This year I am taking a different rotation approach. Yes, you should rotate beds by type of vegetable. Yes, you should not overcrowd your plants. But, given limited space, I have limited rotation and spacing capabilities. Instead of proper form, this year I am rotating by garden “season.” I will have one bed for spring produce, which will be ready to replant for the fall garden. Three beds will be summer produce (which often lasts well into fall). One bed for blueberries, one for strawberries, and an assortment of other planters for items that need a bit more separation and attention. I also to work in as much companion planting as I can within each bed. In such a small space, companion planting has been beneficial in my short experience. While I see plenty of the bad bugs, they have yet to demolish entire sections. Attracting the good bugs and very aggressive birds helps as well. While I do not like the birds hovering about my cherry tree, I audibly cheer when I see them circling the garden. For new plantings I will use row covers, but after that its open season on caterpillars.

Well, I better get to work before old man winter returns this upcoming weekend. I hope your garden planning is off to a great start!


Mr. Jack prepares for the return of winter.

A Year of Backyard Food: A Study


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Its that day once more, that day the ends the annual cycle of time, also known as my sister’s birthday. Happy birthday sis! It’s a pretty popular event; people all around the world celebrate by drinking profusely, declaring how the next year will be the one, and making out at midnight. I prefer to celebrate by eating dinner around 6pm and falling asleep promptly at 9pm once again disappointing CFO. He’s a party animal.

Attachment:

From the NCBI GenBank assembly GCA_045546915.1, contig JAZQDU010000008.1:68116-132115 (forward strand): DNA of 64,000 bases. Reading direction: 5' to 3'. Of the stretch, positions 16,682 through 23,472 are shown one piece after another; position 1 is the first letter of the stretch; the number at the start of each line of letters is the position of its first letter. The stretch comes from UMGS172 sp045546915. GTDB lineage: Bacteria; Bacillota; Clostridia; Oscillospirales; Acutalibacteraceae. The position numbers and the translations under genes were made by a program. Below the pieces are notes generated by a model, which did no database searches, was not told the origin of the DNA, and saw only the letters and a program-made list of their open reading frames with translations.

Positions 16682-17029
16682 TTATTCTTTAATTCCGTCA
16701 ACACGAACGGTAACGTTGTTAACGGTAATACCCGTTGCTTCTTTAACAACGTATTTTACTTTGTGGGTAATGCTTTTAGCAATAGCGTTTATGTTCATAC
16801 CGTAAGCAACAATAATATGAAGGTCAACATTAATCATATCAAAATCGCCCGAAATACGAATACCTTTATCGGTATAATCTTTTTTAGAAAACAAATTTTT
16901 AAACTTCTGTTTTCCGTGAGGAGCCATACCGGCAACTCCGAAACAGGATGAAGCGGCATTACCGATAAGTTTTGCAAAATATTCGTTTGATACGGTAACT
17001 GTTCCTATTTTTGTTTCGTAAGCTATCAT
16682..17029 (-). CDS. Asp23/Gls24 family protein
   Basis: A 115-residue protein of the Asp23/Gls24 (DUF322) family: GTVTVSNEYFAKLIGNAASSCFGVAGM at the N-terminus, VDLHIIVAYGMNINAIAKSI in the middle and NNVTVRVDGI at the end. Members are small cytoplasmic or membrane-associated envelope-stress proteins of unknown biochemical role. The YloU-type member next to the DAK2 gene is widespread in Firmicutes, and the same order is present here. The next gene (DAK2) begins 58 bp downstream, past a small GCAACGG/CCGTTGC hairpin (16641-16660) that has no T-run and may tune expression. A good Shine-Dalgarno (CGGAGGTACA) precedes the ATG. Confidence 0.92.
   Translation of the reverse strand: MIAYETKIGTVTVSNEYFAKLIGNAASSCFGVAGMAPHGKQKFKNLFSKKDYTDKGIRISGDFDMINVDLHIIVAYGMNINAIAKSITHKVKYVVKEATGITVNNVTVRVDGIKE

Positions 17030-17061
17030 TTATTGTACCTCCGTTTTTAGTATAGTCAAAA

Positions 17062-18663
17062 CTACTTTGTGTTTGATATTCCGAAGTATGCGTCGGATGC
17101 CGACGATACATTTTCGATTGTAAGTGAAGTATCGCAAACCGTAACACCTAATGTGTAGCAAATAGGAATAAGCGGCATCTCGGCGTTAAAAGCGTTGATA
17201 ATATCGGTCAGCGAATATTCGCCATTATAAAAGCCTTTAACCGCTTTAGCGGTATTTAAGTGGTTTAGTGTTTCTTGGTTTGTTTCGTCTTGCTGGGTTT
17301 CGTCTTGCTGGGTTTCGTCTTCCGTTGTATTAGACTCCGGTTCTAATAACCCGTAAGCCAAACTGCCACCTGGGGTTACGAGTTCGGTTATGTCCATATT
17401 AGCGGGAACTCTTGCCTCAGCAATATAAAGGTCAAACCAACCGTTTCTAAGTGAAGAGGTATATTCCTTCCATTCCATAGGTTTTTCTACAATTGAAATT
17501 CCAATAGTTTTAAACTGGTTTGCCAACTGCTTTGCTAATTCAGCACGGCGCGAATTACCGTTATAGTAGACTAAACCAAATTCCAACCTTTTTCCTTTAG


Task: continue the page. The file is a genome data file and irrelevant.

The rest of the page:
I’m not one for making these so-called resolutions, because I feel that it is a system of preplanned failure. If you ever bought a gym membership in January, you are not my people. But I respect your choices. I prefer to think upon the last year and note what worked, and what didn’t, and make some informed decisions of how I might make better decisions going forward. For example, last year I evaluated how much I have zero interest in cleaning my house, and how I have lots of interest in paying people to do it instead. That’s a “resolution” I am happy to keep going in 2017.

When it comes to the garden, I think about what worked, and didn’t work a lot in January. Mainly because its time to order seeds and get planning. One of my goals from last year was to keep track of what I grew and what I harvested. I was sure that growing food in the backyard is a financially stable way to eat better, but I have no evidence to support the statement. I wanted to do a season-long very unscientific study to prove my point, mainly to CFO, but also to the 22 people that might read this post. I am happy to say that not only did I complete my project, but also I am here, on December 31 to report the results.


Growing vegetables in one’s own backyard provides a cost savings over purchasing the same food in a grocery store. I know this might seem obvious, but food in this country is shockingly cheap. I felt as if my work was cut out for me.